As the King of nations, the Lord God here predicts a sore calamity upon Egypt and Ethiopia; but as the King of saints, He brings good to His people out of it. This prophecy was delivered in the year that Ashdod, a strong city of the Philistines, was besieged and taken by an army of the Assyrians. It is uncertain exactly what year that was, but it was certainly within the reign of King Hezekiah of Judah (727-698 BC). King Sargon became master of Assyria in 722 BC; and it was actually he who – in that same year – completed the final destruction of Samaria in the Northern Kingdom of Israel, which Shalmaneser had initiated. Biblical skeptics formerly questioned the reality of Sargon’s existence, since the only mention of him in history was this solitary Scripture passage. However, that changed in the year 1843, when Paul Emil Botta unearthed Sargon’s magnificent palace at Khorsabad. This grand palace boasted 240 rooms and colossal human-headed winged bulls, each weighing in at a staggering 10 tons (9,072 kg) and towering at a height of 15 feet (4.8 m). Adorning the palace walls were magnificent slabs of stone, intricately carved with illustrations and inscriptions in cuneiform script. Needless to say, Sargon’s existence is no longer doubted today.
The Lord told Isaiah to accompany this particular prophecy with a visible sign whenever he went out and about in public, for three years! He had been a sign to his own people of the melancholy times which had come and were coming, by the uncomfortable sackcloth which he wore. But Isaiah now had orders given him to take off his sackcloth; not to exchange it for better clothing, but for none at all – that is to say, he was to wear no outer garment such as a mantle, cloak, or coat; so that in comparison with the dress of others, and with what he himself usually wore, he would be considered naked. He was also told to put off his shoes and go barefoot. This was a great hardship upon the prophet; it was a blemish to his reputation, and it would expose him to contempt and ridicule. But God told him to do it, so that he might give a proof of his obedience to the Lord in a most difficult command, and also so that he might shame the disobedience of his people to the most easy and reasonable precepts.
So what was this sign intended to represent? It was intended to signify that the Egyptians and the Ethiopians would be led away into captivity by the king of Assyria – thus dressed in rags or scanty clothing, as Isaiah now was. The prophet walked about in this manner, as a sign and wonder, for three years; and this was a token of that which would be done three years afterwards, or possibly that which would be three years in the doing. The Assyrian army would campaign against the Ethiopians and Egyptians, and carry them away as captives in the barbarous manner here described (verse 4) – not just the soldiers taken in the field of battle; but even all the inhabitants, young and old. It would be a very piteous sight, and it would certainly move compassion in anyone who had the least degree of tenderness left in them.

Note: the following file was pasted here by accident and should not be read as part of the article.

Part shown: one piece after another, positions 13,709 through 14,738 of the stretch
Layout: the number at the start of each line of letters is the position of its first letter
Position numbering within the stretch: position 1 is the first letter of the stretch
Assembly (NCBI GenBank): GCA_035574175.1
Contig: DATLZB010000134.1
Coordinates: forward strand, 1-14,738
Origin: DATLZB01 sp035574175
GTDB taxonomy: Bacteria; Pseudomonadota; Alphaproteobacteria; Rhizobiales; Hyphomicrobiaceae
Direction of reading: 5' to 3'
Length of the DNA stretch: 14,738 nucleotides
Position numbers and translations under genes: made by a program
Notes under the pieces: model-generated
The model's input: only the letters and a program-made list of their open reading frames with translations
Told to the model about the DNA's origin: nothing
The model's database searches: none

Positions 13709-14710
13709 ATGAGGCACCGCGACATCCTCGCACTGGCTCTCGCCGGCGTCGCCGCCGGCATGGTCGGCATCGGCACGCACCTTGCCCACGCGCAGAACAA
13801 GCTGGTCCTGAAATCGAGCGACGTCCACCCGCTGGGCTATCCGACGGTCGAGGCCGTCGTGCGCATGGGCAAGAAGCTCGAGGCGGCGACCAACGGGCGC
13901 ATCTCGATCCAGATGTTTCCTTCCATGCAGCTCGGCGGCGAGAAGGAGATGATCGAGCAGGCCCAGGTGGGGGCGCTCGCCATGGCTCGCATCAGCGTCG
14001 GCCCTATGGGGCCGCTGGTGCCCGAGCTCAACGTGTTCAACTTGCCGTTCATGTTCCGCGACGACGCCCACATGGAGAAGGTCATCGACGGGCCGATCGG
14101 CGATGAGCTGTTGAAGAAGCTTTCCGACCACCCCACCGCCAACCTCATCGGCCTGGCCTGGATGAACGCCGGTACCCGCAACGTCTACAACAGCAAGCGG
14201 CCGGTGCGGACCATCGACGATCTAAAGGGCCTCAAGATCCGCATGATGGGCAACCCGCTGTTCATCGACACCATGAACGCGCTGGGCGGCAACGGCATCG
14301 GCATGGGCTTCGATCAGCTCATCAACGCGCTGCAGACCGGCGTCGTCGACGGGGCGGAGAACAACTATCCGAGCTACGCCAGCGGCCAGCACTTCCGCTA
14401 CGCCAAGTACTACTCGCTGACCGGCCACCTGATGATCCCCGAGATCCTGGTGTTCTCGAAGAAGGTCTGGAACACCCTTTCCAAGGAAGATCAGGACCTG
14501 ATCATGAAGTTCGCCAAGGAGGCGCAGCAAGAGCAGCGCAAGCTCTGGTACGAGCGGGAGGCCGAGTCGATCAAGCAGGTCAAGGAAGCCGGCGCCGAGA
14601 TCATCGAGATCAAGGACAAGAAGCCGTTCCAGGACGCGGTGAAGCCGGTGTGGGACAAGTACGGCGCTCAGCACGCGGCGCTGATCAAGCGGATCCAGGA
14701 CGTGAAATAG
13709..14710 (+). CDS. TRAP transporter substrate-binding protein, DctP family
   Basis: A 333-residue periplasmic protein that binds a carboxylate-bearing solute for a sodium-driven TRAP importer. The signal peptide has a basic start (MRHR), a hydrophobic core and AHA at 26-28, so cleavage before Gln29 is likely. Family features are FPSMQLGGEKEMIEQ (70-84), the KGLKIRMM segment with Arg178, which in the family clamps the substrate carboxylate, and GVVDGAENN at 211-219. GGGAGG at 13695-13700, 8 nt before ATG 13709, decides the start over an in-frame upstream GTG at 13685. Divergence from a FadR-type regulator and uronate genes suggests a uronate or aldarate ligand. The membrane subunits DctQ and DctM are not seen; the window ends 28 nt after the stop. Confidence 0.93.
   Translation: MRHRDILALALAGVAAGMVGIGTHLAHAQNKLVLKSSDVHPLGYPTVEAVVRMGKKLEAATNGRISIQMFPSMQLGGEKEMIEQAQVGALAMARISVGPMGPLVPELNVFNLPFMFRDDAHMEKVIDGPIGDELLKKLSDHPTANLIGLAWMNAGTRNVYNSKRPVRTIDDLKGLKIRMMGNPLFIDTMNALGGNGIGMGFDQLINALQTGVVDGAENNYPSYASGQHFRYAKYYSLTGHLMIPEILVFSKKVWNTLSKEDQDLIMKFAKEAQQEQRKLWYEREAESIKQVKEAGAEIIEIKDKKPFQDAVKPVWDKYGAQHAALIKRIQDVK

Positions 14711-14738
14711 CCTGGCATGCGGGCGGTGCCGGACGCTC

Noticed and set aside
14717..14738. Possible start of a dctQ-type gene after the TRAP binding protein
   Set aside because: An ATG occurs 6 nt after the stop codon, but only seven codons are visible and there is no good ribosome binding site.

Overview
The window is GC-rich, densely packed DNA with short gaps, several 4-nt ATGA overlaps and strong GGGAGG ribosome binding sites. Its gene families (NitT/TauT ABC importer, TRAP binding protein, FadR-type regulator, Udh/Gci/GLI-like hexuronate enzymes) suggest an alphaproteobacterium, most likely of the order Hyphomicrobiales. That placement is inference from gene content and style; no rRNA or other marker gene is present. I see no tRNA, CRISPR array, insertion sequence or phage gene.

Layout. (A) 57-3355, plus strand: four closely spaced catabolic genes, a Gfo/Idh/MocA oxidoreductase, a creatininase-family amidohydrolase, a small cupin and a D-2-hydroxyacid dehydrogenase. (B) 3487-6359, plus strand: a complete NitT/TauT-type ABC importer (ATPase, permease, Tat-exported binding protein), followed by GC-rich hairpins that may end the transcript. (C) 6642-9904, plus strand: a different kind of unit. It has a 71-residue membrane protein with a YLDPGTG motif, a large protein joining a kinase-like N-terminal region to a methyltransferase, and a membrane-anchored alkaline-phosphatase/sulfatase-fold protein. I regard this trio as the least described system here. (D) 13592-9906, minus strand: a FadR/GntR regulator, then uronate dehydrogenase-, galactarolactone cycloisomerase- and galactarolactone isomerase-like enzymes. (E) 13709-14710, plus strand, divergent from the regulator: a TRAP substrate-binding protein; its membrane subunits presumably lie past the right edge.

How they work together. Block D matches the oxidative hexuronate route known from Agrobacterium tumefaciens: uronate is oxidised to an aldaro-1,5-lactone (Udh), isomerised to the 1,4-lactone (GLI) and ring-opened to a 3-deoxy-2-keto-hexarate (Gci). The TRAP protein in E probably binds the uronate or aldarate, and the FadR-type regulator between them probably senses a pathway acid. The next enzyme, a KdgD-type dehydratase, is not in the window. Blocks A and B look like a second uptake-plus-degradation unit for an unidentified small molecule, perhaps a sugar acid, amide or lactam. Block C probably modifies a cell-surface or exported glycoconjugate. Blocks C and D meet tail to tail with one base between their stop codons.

But this prophecy was applicable to other nations as well; for all who had any dependence upon Egypt and Ethiopia would now be ashamed of them, and afraid of having anything to do with them. In those times, countries that were in danger of being overrun by the Assyrians expected and hoped that King Tirhakah of Ethiopia would use his numerous forces to put a stop to the Assyrians’ victorious progress. And with even more assurance, they gloried in the thought that Egypt – a kingdom so famous for policy and prowess – would force Assyria to lift the siege of Ashdod and go home. But instead of this, by attempting to oppose the king of Assyria, Egypt and Ethiopia were only exposing themselves and making their countries a prey to him. Hereupon, all around them would be ashamed that they had ever promised themselves any advantage from such weak and cowardly nations, and they would be even more afraid than ever of the growing greatness of the Assyrian king. Those who put their expectation and glory in anything or anyone other than God will sooner or later be ashamed of it, and their disappointment in it will only increase their fear.
The Jews, in particular, would be convinced of their folly in resting upon such broken reeds as Egypt and Ethiopia; and so they would despair of any relief from them (verse 6). The inhabitants of “this isle” – that is, the land of Judah, which was situated upon the sea – would say, “Behold, such is our expectation – so vain, and so foolish. And this is what it will come to. We have fled for help to the Egyptians and Ethiopians, and we have hoped to be delivered by them from the king of Assyria; but now that they are broken thus, how shall we escape? We are not even able to bring such armies into the field as they did!” Vain indeed is the help of man! In vain is salvation hoped for from the hills and mountains (Jer. 3:23). But disappointment in earth-ly persons and things – instead of driving us to despair (such as, “How shall we escape?”) – should drive us to our Lord Jesus; for if we flee to Him for help, our expectations shall not be frustrated! Where else shall we look for help in the hour of necessity, except to “the Lord our righteousness”?
O Lord! You are the One in Whom we can place all our trust, for we know for sure that we shall never be disappointed by having You as our help in the hour of our difficulty. Amen.
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